Come back Macquarie Bank, all is forgiven
For most of this century, it’s been very hard to love Macquarie Group, as the bank is now known.
It should be held up as a great Australian success story - a home-grown investment bank that has followed only a handful of local companies in creating a truly global business. Think Westfield (shopping malls), BHP (rocks and oil), Foster’s (beer and wine), CSL (blood and plasma) and News Corporation (fine company, generous employer).
It built a business model - buying, owning and milking infrastructure assets - that, at least until very recently, was being emulated around the world.
It took on the best of Wall Street, and even the stuffy British during an audacious but ill-fated takeover bid for the London Stock Exchange, and generally won.
But every time you felt the passion stirring for MacBank, it went and did something stupid. Like pay its top executives $33m (that’s $4000 an hour, generously assuming your average investment banker works 20 hours a day, 365 days a year).
Or charge you $7 every 30 minutes to drop Gran at Sydney Airport. Or list BrisConnections on the stock market last year to claim the coveted title of worst float for, oh, ever.
But there is good in Macquarie. I can feel it. And we’re very fortunate not to be talking about this unloved icon in the past tense. MacBank shares were already on the skids when Wall Street rival Lehman Brothers collapsed in September last year. From a whisker short of $100 in mid-2007, they collapsed below $40, then $30 and then, in February, $20. In one terrifying week, they lost almost exactly a $1 a day.
If there’s a lesson to be learned it’s to never to take an empire built on debt into a global credit squeeze.
MacBank put on a brave face at the time, saying it had enough stashed away to see out the storm. But behind the scenes it was urgently lobbying the Rudd government to guarantee deposits and to extend the ban on short-sellers - an insidious breed of traders who profit by destroying otherwise healthy companies or an essential part of any functioning market, depending on who you talk to.
It was also selling assets, rearranging debt, sacking as many as 1100 staff and using the government guarantee on borrowings to raise cash in overseas markets.
As plenty of people in the financial world will tell you, MacBank appeared to be sliding towards the abyss. But even some of its fiercest rivals would have been appalled to lose our home-grown bank, and not just for the crisis it would have set off in the banking system.
It didn’t come to that. MacBank pulled up and stock market investors realised, finally, that the selling had gone too far. Last week’s cash call on ordinary shareholders - three times oversubscribed - showed investors retain faith in the stock. (The stock repaid that faith with a sharp rally to hand those investors an instant profit - just like the MacBank of old.)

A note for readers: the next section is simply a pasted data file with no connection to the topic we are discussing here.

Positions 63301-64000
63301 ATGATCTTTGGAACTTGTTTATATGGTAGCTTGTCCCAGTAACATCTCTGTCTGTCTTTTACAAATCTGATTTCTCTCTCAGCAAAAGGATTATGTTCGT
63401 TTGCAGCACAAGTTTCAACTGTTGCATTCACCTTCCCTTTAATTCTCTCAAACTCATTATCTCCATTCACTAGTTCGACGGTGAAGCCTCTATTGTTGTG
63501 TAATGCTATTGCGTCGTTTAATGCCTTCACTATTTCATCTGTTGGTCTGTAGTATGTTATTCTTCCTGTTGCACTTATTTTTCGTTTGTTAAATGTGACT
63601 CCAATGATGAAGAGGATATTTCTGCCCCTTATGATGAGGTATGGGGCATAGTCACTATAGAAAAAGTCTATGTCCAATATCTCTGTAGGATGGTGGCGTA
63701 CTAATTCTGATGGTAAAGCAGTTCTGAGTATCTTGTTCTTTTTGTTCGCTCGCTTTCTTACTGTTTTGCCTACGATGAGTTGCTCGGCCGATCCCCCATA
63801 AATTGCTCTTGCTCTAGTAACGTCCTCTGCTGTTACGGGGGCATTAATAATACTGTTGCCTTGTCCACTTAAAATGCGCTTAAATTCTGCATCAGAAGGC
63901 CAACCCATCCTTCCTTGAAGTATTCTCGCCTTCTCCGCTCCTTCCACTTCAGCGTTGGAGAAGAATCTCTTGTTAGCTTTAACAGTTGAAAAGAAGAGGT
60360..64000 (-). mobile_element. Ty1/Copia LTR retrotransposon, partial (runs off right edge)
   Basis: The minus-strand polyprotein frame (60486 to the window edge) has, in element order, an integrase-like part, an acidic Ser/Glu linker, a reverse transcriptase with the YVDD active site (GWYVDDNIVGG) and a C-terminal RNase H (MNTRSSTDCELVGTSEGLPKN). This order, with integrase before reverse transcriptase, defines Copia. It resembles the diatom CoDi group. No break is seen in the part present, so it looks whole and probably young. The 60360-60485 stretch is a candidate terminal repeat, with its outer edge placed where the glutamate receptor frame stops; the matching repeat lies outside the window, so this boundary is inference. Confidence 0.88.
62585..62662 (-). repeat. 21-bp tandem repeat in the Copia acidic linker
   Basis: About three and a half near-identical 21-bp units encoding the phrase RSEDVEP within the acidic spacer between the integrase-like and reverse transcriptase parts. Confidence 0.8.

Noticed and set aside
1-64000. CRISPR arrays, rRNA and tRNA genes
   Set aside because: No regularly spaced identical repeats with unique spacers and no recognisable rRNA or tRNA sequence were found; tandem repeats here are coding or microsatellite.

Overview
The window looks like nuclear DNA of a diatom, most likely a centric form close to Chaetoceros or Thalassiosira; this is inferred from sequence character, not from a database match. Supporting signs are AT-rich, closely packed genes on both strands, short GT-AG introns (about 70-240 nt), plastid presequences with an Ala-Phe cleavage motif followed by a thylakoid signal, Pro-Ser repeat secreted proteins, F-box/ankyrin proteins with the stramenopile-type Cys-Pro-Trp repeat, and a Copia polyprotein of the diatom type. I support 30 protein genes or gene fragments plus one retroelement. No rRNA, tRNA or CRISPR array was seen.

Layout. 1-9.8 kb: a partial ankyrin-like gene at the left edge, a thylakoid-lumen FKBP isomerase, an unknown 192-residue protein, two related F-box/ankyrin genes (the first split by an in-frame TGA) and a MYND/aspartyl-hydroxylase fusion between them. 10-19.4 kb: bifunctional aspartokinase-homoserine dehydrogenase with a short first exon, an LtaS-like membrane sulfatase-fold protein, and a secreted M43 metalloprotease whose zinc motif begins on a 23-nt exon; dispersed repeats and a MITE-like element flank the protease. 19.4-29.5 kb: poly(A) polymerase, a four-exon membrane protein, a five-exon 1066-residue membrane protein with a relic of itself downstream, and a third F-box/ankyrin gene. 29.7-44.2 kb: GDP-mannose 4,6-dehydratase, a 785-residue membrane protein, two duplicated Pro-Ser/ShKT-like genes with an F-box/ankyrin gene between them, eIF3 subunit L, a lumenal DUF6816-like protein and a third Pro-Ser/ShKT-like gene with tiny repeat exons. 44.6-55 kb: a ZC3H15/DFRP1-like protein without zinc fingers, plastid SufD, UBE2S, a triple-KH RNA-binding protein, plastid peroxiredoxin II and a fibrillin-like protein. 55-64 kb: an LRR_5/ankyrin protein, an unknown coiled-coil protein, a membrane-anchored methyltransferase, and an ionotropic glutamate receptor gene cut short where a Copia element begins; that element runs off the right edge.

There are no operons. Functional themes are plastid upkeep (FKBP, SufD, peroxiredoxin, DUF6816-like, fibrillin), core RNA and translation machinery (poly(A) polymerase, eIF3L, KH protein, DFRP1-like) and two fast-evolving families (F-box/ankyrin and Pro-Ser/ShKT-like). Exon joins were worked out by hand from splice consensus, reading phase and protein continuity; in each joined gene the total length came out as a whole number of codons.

Remarkably, plucky little MacBank is now among the strongest players in its field. While other investment banks continue to sift through the wreckage of their once-mighty empires, or deal with conflicting demands of new government (read taxpayer and voter) shareholders, MacBank is scouring the battlefield for opportunities to pick off weaker rivals.
The question now is whether a different MacBank will emerge from the crisis _ one that is perhaps a smidge more humble, and cares a little bit more about its image - or whether old investment banking habits refuse to die. (This week’s last-minute bid to gatecrash the OZ Minerals takeover and scoop out $87m in fees for its trouble suggests the latter.)
MacBank used to make a lot of noise about its “reputation’’ - a key asset for any investment bank - but then thumbed its nose at critics as the money rolled into the MacBank factory and millionaires rolled out. Paying too much to drive to work on Sydney’s M4? Ride a bike. Some clients, too, felt that the bank was more interested in generating fees than their welfare, although plenty of others love the Macbankers.
New chief executive Nicholas Moore today presents a much better public face than the filthy rich investment banker who in 2002 injudiciously said of Alan Jones, ``I don’t think anyone cares what he thinks’‘.
He gives the impression of listening to the critics - his pay’s just been slashed from $26.75m to a $290,756 (poor bugger). That takes at least one target off his chest.
Now show us a little love. And you might just get a little back.
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